Harrison Ford, Karen Allen, Paul Freeman, Ronald Lacey, John Rhys-Davies, Denholm Elliott
Academy Awards:
9 nominations
5 wins, including Best Visual Effects

It almost seems irrelevant to add to the millions of words that have been written about Indiana Jones. The phenomenon began with Raiders of the Lost Ark and it is this first instalment that is generally favoured by critics and fans alike. Consequently, it has achieved such renown that it is far more important than anything I could ever write. Then again, I'm not narcissistic enough to believe that any of my humble reviews ever outshine the objects of their opinions, but in this case, considering the film's blockbuster status, my review may not even shine at all.

Not that you need to be reminded of its story, but in the interests of consistency, here's a quick recap. It's 1936 and archaeologist Indiana Jones (Ford) is sent by US Army Intelligence to procure the much sought after Ark of the Covenant. His ex-lover Marion Ravenwood (Allen) is in possession of an artifact that holds the key to the Ark's location but rival French archaeologist René Belloq (Freeman) and a bunch of Nazis will stop at nothing to find the Ark first.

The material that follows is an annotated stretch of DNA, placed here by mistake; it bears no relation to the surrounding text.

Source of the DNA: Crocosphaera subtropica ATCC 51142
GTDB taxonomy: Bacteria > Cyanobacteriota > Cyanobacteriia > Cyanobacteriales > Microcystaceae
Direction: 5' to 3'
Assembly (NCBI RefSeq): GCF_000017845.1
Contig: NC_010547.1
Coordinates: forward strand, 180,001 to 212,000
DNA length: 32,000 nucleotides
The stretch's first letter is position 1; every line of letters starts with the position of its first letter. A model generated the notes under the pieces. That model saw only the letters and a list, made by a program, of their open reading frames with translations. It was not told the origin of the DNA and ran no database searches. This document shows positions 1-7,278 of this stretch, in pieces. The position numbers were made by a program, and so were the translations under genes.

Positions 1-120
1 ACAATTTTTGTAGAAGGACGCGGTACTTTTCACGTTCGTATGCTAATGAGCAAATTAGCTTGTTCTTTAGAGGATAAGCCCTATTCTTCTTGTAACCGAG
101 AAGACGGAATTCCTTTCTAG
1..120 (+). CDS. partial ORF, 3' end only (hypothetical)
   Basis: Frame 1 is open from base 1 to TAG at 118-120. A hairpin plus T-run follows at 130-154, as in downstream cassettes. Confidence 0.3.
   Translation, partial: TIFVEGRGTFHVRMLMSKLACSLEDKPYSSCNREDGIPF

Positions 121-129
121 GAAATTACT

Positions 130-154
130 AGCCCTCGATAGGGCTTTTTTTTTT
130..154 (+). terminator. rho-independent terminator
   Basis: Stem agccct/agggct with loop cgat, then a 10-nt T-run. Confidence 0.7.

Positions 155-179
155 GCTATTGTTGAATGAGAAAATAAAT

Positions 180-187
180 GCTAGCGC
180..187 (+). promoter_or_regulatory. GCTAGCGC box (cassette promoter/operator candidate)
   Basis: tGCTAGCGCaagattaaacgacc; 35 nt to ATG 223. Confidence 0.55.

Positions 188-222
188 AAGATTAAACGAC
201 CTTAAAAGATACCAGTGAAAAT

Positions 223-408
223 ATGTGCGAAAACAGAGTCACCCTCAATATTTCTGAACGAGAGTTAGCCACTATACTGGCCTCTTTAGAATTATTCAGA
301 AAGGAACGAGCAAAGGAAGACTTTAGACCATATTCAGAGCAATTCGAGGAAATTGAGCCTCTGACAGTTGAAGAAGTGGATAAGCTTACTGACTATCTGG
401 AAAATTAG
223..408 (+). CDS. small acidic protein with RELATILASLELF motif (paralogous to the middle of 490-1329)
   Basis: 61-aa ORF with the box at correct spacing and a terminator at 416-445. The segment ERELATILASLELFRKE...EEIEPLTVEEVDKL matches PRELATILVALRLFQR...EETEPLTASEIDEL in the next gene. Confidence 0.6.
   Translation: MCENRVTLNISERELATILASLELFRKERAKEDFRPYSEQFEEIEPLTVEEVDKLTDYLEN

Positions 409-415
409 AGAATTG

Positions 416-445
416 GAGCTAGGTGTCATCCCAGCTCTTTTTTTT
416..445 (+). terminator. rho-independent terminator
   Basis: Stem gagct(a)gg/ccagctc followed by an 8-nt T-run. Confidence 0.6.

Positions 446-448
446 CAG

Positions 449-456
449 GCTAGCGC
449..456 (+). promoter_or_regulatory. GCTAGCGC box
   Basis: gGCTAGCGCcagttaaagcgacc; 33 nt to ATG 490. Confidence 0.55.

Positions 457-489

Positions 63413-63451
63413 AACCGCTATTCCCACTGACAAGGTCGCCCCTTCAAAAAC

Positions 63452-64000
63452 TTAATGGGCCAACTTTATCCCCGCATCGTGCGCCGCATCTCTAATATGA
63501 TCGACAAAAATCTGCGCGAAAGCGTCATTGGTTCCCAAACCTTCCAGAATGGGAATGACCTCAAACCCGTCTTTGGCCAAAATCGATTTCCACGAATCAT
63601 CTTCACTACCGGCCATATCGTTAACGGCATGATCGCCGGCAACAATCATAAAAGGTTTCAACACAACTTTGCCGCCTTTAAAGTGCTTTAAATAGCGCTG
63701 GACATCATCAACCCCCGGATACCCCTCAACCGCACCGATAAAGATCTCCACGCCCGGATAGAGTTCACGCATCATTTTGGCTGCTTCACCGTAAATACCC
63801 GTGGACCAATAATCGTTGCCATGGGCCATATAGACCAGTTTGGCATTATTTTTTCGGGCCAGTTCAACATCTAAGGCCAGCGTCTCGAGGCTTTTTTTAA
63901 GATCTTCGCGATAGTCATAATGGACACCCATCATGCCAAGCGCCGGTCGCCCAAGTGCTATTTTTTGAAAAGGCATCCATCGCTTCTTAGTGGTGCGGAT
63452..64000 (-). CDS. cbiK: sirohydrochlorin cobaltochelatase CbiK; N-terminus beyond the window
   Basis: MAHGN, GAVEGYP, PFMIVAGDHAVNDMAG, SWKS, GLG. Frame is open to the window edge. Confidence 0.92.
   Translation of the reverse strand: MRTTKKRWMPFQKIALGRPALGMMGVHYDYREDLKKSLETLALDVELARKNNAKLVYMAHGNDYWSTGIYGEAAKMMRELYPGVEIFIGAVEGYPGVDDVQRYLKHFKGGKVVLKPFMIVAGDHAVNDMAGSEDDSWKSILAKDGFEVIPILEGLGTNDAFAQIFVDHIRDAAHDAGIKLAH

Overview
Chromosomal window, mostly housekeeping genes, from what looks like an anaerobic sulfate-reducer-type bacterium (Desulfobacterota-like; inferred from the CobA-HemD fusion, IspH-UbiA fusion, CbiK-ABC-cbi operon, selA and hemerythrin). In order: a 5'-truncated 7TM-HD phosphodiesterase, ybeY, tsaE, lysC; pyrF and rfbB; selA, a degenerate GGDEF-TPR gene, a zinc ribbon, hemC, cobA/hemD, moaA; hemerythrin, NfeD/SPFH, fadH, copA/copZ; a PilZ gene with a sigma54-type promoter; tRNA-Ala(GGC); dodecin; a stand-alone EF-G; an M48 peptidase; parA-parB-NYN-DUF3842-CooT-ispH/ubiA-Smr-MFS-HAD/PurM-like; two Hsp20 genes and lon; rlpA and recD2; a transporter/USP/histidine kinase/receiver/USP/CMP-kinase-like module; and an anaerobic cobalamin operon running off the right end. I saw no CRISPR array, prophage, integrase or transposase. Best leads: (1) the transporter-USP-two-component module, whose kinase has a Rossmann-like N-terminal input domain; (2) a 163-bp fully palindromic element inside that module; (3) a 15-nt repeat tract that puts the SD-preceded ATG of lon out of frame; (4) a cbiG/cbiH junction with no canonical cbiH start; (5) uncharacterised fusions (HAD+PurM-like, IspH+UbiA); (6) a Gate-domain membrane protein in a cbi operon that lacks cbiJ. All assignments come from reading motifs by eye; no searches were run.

There is simply no doubt that Raiders of the Lost Ark is pure escapism. With a rugged leading man, a feisty love interest, a trusty sidekick and a scheming foreign villain, you know you're in action/adventure territory. No more than five or ten minutes go by in between action scenes and there is enough adventure and romance to satisfy even the most die-hard fan of the genre.

The bulk of the film's entertainment is, of course, embodied in the character of Indiana Jones - a rugged adventurer with the perfect balance of determination and sarcasm. He is just so darn lovable, mostly because he is anything but invincible. In fact, he spends a vast majority of the film in situations where he has no control. At every turn, he seems to bungle along with little clue as to what he's doing, yet somehow he heroically finds his way out of every sticky situation with a delightful sense of humour ... And the audience cheers.